Season opener over-reactions

by Philip Greene

While most of the leagues in mainland Europe embark on a new season this weekend, we have just witnessed the first game-week in the most exciting league in the world. And not only is the English Championship back but the Premier League also had its big kick-off this weekend.

After a long summer without football, at least for those poor souls who could not stay up into July’s small hours to watch the Copa America, to have actual matches back for us to pour over is a huge relief. There are only so many transfer rumours one can invest in before losing the will to carry on and so the widespread return of on-field action is to be roundly applauded.

 

At least, that is until you realise that a new football season brings with it a return of the screeching, wide-eyed madness of footballing Twitter.

Not content with making Saturday mornings, Saturday evenings and all day Sunday no-fly zones in certain parts of Twitter, TV broadcasters have introduced Friday evening games for the Premier League, meaning there is little of the weekend left safe from the ramblings of fans delirious with either grief or glee following a result for or against their team.

It was all a little over-whelming this weekend. Perhaps this writer should have been better prepared for the flood of tweets which began as a trickle on Saturday morning, turned into a steady pour around lunchtime until the dam finally broke Saturday evening and did not stop flowing for the next 24 hours.

Never the less, the sheer volume of maniacal tweeting that went on was astounding. People were either preparing the route for the trophy parade or becoming pre-emptively angry (very very angry) just in case of a bad result.

I am all for being excited for the start of the season. That is absolutely to be encouraged. If you cannot be excited by a new year full of possibilities, by all the teams joint top on zero points, by the step into the great unknown that we all take as fans on that first day, well then you’re watching the wrong sport.

Seeing your team play in their new kit, studying how they line up and how the new signings are fitting in, it’s all enough to get anyone quite worked up

Having said all that, becoming bent out of shape about the first result of the season is neither healthy nor helpful. It is literally the smallest sample size we can use to gauge how a team’s season will go. One game out of 37 (in the case of the Premier League) will not determine how a team will do come May.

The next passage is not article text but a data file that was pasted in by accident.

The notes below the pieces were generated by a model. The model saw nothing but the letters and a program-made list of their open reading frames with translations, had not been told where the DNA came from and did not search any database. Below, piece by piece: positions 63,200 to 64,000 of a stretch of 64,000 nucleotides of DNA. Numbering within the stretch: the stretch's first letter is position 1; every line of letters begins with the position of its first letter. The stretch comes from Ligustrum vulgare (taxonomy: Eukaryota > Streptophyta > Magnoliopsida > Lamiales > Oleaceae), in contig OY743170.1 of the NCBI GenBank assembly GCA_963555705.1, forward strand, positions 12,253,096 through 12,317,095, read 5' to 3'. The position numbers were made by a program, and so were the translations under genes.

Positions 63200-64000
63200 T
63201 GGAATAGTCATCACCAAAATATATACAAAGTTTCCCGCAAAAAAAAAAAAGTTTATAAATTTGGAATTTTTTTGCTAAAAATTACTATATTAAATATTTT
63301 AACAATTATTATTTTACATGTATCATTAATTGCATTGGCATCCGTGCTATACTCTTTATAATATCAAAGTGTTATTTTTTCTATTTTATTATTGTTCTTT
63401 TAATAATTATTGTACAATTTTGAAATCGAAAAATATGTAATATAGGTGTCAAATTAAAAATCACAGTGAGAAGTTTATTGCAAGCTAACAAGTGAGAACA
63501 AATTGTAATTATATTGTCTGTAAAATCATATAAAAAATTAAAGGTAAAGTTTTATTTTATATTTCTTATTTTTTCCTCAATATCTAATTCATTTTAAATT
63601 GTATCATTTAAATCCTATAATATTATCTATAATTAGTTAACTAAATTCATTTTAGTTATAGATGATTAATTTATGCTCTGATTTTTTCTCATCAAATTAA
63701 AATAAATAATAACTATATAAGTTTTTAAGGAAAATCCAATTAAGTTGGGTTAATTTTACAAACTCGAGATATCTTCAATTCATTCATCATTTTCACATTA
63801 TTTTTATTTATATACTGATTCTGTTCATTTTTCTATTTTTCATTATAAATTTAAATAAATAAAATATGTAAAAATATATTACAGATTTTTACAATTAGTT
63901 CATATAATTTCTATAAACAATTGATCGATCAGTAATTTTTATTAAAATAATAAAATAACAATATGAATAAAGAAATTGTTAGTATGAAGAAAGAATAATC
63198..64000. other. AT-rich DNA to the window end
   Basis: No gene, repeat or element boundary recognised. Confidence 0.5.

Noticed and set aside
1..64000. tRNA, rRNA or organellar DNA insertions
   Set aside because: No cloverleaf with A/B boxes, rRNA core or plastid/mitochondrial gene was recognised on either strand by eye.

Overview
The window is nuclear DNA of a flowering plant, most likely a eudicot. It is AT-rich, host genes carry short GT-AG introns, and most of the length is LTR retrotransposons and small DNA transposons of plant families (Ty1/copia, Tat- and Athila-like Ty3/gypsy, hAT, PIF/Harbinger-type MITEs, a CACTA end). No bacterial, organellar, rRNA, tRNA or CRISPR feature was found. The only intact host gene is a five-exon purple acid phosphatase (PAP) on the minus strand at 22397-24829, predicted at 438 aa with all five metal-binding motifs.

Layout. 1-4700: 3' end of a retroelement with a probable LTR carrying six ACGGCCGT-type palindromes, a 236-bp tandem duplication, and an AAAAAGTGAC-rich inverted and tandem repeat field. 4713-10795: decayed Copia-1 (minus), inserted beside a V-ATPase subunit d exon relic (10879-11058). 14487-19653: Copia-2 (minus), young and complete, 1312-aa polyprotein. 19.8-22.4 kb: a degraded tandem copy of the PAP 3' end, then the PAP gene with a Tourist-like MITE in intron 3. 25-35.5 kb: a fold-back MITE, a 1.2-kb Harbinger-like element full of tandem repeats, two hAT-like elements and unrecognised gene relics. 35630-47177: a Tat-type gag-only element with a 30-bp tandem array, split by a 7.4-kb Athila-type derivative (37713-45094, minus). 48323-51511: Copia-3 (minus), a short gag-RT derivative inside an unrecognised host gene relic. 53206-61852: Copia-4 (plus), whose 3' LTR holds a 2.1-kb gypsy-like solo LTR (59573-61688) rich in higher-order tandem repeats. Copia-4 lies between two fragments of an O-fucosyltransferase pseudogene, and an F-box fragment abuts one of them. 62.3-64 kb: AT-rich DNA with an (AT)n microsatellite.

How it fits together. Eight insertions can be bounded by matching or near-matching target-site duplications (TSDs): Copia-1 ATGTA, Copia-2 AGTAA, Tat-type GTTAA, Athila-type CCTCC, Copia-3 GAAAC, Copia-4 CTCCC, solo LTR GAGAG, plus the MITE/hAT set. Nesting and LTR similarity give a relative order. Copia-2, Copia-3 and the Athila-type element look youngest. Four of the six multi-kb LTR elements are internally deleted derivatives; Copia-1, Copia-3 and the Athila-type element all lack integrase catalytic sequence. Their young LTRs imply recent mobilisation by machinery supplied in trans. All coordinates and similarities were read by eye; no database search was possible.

However, if Twitter is to be believed (and i realise that it rarely is), a win means certain glory and an unbeaten season while a loss should see the manager sacked, the players sold and the chairman sacrificed to the footballing gods in the hope that this pit of despair can still be saved.

We have all been frustrated by our teams in certain matches. For some of us, this is a more familiar feeling than for others. Angrily tweeting about how rubbish your team is playing in game is understandable to a point, but it is not the basis for a thesis on why they’ll lose every game they’ll play this year and never score a goal.

And just because your team scored a belting goal from 30 yards to win their first game of the season does not mean that this year is finally your year.

 

Football, it turns out, is far more enjoyable if you actually set out to enjoy it. As strange as the concept may seem, it is more fun watching your team play if you are not ready to spring angrily on any mistake or use any win as a stick to beat your rival fans with into dreary, soul destroying oblivion.

Football Twitter is a wonderful place at times. It just so happens that fewer and fewer of those times are coinciding with times when football is on the television. I am not naive enough to think that this is going to change, but it is still a nice thought to imagine a world where tweets during a football game are less about what this game means for the next game and more about what is actually occurring out on the pitch in real time.

In this era of instant gratification, fans too often want long term solutions for what is a very temporary problem. Lose one game, drop players. Lose another, sack the manager. Lose a third, give up the game because clearly the team is doomed.

If the first weekend of this footballing season is anything to go by, Twitter has only become more raving over the summer. Hopes are fading by the game that we can find some appreciation of what is actually happening on the pitch rather than a shouting match fought through capital letters.

However, as I have said, one game is no barometer for how a season will go. Perhaps football Twitter will prove me wrong. Here I am roaring about relegation and maybe, come May, we’ll all be basking in the glow of title glory.

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